precision of touch, grace and dignity of conception, and—so far as such things can be compatible—geniality of satire. Tenniel raised the political cartoon into a classic composition, from which a sense of nobility is rarely absent. The beauty and statuesqueness of his ideal figures recall the influence, perhaps, of Cornelius and Overbeck—that German manner which was characteristic of many of our finer draughtsmen upon wood at the middle of the 19th century. But Tenniel's work is always original, unforced and fresh; and it never suggests, what is the fact, that the artist's work is drawn exclusively from memory, and never from the model. It may be mentioned that Tenniel's wonderful observation has been conducted, and his knowledge accumulated, literally through a single eye, the other having been lost during a fencing bout in his youth. It was in recognition not only of his ability as an artist in black and white, but of his service in infusing good humour and good taste into one phase of political life, that a knighthood was conferred upon him on Mr Gladstone's recommendation in 1893. Without pronounced political opinions of his own, Sir John Tenniel adopted in his work those of his paper, of which the Whig proclivities were to some degree softened by his pencil. The political history not of England only, but to some extent of the world, of half a century appears in Sir John Tenniel's weekly cartoons, which are dignified by a number of types invented by the artist, the classic beauty of which may be looked for in vain in kindred work by any previous cartoonist. (Take, for example, Sir John's famous picture of “Dropping the Pilot,” which appeared in Punch on 20th March 1890, xcviii. 150-51.) Public exhibitions of Sir John Tenniel's work were held in 1895 and in 1900. Sir John Tenniel is also the author of one of the mosaics, “Leonardo da Vinci,” in the South Court in the Victoria and Albert Museum: while his highly stippled water-colour drawings appeared from time to time in the exhibitions of the Royal Institute of Painters in Water Colours, of which society he was elected a member in 1874. As an illustrator on the wood-block he stands very high; his “Lalla Rookh” is perhaps the finest of all his work in point of conception,refinement, power and technical excellence.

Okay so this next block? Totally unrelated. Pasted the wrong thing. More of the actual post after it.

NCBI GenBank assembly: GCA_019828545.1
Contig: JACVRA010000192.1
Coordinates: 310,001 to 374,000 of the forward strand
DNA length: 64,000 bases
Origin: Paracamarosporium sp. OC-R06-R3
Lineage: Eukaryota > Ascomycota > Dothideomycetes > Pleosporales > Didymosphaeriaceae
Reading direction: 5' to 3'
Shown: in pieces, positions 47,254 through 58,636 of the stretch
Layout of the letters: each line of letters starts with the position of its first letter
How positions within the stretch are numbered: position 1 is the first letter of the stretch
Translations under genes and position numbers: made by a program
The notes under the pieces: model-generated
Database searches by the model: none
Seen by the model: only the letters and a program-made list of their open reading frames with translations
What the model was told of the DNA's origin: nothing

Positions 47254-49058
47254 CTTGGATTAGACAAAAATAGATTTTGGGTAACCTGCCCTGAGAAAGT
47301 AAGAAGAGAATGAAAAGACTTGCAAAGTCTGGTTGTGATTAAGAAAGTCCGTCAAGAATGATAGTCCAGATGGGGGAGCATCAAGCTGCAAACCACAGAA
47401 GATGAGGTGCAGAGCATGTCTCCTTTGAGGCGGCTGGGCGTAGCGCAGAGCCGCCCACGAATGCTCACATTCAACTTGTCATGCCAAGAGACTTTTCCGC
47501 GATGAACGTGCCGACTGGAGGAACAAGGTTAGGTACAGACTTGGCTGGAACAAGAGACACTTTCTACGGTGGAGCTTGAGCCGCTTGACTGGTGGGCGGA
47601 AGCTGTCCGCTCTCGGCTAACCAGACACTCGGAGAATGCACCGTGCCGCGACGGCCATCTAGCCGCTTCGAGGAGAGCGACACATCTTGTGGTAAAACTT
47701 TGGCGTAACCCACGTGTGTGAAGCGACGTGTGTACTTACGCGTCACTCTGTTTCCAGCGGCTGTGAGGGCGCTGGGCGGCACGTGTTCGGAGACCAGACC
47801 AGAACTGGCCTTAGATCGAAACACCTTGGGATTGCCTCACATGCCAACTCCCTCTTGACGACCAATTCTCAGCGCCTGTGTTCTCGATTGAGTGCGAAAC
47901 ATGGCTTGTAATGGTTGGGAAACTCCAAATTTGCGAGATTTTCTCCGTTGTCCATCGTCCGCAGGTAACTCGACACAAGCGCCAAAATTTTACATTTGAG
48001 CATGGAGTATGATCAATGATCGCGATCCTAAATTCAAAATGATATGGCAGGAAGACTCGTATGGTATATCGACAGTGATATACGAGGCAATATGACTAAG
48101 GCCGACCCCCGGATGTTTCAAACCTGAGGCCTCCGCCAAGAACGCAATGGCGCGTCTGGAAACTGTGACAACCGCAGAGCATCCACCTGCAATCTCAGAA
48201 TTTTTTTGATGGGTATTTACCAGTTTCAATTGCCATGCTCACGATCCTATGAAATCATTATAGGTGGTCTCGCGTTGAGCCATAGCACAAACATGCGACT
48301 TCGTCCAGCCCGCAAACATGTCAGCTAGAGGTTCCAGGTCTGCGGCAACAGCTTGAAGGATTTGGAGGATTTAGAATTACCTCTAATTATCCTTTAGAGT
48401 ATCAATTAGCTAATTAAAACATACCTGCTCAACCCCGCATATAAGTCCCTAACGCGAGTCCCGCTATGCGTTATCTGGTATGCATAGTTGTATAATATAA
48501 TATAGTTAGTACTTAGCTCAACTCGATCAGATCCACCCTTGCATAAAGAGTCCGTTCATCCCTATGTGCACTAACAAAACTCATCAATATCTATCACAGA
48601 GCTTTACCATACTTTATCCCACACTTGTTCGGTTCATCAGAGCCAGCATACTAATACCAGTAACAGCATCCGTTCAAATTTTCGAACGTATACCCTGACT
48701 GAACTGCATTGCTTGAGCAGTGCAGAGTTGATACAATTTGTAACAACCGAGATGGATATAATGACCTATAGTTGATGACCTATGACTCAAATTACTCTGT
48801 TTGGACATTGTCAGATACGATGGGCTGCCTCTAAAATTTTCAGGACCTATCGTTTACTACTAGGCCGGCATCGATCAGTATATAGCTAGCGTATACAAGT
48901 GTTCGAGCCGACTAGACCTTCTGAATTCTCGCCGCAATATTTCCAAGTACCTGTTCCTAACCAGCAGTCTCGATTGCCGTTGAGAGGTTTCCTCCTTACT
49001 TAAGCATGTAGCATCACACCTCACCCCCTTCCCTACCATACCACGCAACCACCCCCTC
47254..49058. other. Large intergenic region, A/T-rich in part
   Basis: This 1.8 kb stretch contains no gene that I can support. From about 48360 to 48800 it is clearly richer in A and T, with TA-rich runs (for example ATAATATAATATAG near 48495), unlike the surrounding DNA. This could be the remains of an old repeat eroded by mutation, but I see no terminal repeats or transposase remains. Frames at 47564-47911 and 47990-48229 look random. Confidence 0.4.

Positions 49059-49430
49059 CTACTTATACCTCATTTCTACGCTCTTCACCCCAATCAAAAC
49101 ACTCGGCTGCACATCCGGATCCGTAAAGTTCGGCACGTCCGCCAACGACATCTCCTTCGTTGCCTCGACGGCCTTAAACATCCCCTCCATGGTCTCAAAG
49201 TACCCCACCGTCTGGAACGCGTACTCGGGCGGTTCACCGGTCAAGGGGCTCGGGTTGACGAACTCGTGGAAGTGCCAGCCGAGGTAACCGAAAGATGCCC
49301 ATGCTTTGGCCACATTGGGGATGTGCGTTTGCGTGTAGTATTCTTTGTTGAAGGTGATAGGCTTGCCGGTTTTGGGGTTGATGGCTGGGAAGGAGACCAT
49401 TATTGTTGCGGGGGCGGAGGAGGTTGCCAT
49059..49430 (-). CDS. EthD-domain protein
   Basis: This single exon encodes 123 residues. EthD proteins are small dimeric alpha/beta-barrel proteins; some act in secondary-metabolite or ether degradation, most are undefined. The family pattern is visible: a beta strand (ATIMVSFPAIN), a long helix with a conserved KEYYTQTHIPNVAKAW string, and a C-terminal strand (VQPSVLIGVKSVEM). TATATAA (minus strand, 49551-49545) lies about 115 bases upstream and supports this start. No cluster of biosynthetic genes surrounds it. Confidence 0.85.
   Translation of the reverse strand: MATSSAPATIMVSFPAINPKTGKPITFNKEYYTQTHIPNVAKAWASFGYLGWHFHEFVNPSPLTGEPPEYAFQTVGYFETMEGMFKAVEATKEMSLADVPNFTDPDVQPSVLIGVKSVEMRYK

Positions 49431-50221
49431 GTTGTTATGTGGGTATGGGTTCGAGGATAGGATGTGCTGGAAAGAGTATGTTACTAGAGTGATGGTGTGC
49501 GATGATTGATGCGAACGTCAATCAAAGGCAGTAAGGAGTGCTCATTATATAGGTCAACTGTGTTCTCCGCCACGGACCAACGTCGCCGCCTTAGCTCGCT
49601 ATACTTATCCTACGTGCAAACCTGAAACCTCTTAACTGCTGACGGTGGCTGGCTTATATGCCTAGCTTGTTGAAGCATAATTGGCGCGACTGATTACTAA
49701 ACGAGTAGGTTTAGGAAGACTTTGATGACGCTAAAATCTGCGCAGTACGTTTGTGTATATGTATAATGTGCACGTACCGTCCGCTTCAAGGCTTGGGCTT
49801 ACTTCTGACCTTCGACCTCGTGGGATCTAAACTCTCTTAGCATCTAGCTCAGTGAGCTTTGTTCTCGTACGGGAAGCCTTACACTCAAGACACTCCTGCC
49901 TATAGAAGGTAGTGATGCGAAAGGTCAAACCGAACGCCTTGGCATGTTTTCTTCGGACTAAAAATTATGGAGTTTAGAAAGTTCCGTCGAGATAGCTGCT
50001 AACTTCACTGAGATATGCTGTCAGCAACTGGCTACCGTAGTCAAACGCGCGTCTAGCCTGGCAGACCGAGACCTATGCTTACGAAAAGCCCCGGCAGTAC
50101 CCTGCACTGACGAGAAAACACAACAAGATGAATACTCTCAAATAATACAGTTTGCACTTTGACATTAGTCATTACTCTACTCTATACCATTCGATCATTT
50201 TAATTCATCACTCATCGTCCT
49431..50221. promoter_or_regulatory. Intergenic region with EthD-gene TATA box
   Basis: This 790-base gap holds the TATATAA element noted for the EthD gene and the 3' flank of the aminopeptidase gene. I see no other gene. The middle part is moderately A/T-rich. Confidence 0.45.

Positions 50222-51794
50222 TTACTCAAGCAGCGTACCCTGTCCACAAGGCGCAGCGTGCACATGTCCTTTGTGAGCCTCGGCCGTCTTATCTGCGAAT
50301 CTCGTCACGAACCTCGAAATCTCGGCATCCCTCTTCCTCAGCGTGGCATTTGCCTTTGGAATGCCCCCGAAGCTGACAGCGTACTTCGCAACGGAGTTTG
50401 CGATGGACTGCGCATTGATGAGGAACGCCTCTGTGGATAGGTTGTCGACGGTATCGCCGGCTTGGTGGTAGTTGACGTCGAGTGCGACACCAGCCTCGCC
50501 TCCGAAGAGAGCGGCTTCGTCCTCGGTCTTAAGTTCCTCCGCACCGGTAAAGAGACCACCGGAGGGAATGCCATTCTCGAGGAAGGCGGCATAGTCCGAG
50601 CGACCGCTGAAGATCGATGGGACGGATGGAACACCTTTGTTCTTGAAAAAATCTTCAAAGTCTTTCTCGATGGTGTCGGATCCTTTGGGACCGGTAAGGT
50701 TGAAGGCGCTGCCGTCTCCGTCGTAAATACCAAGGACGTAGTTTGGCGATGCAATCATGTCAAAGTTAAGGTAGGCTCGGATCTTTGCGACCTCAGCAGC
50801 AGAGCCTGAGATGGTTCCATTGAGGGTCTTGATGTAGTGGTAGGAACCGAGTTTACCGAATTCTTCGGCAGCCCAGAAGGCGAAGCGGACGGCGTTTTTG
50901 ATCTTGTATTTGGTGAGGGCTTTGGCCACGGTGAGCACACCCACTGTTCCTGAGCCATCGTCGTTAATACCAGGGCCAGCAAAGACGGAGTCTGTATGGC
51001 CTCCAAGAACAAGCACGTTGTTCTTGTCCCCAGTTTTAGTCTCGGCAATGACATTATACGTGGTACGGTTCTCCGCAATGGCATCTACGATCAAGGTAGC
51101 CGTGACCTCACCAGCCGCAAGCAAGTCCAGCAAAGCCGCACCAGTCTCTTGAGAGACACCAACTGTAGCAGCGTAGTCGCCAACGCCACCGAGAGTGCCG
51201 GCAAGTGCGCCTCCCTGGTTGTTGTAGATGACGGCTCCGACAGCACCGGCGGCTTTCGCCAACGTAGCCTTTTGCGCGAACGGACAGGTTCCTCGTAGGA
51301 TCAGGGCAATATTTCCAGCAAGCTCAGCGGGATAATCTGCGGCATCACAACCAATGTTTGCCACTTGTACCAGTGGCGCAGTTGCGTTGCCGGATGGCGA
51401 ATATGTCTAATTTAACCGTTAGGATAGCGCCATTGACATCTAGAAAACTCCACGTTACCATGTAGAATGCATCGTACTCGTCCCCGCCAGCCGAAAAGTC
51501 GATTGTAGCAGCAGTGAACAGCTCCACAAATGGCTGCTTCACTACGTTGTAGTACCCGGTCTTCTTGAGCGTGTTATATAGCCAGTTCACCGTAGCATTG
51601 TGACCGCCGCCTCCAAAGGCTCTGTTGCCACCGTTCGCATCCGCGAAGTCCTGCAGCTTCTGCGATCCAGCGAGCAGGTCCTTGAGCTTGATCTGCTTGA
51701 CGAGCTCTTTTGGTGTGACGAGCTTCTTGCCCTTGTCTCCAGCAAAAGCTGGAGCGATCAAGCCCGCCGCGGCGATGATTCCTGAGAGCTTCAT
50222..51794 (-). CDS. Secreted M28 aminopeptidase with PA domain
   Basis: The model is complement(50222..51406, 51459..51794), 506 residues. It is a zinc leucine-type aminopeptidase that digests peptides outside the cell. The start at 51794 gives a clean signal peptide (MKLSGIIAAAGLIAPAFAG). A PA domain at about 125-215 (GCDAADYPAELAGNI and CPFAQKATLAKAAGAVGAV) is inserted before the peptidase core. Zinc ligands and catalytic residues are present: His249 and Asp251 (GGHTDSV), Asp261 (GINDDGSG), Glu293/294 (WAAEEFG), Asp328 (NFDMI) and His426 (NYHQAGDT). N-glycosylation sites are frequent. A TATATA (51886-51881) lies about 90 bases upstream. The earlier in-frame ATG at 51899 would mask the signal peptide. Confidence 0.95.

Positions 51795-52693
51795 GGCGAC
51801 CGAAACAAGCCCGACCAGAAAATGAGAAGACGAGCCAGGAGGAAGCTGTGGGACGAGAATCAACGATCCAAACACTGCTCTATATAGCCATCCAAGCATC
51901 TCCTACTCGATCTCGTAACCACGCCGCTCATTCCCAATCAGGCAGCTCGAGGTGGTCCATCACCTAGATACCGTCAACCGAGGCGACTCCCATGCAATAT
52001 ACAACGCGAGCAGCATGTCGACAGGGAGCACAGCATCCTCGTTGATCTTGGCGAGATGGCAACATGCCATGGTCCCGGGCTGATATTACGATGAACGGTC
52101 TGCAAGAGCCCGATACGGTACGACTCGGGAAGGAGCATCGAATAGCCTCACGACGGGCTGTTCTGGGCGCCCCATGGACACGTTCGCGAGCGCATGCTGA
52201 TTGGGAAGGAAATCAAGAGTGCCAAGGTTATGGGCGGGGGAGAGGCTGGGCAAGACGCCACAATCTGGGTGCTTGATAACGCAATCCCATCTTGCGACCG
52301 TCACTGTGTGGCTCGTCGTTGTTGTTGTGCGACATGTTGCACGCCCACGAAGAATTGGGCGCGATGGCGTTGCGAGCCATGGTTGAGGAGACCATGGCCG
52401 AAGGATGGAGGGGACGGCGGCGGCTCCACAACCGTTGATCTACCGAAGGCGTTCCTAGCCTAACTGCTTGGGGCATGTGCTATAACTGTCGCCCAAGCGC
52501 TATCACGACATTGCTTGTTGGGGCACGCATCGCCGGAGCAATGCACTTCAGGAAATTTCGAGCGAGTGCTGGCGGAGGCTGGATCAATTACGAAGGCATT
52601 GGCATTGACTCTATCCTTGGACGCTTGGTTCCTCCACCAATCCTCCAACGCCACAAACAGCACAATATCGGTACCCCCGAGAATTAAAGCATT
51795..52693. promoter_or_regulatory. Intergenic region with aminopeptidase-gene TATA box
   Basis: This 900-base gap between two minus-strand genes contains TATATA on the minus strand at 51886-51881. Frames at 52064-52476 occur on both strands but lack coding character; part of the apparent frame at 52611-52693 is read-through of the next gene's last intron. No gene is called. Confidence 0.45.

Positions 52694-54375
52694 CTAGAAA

(1846); (2) Undine (1846); (3) Aesop's Fables, 100 drawings (1848); (4) Blair's Grave (1858); (5:) Shirley Brooks's The Gordian Knot (1860), and (6) The Silver Cord (1861); (7) Moore's Lalla Rookh, 69 drawings (1861); (8) Lewis Carroll's Alice's Adventures in Wonderland (1866); (9) The Mirage of Life, 1867; (10) Carroll's Through the Looking-Glass (1870); and the following in collaboration: (11) Pollok's Course of Time (1857); (12) Poets of the Nineteenth Century (1857); (13) Poe's Works (1857); (14) Home Affections (1858); (15) Cholmondeley Pennell's Puck on Pegasus (1863); (16) The Arabian Nights (1863); (17) English Sacred Poetry (1864); (18) Legends and Lyrics (1865); (19) Tupper's Proverbial Philosophy; (20) Barry Cornwall's Poems, and other books. He also contributedto Once a Week, the Art Union publications, &c.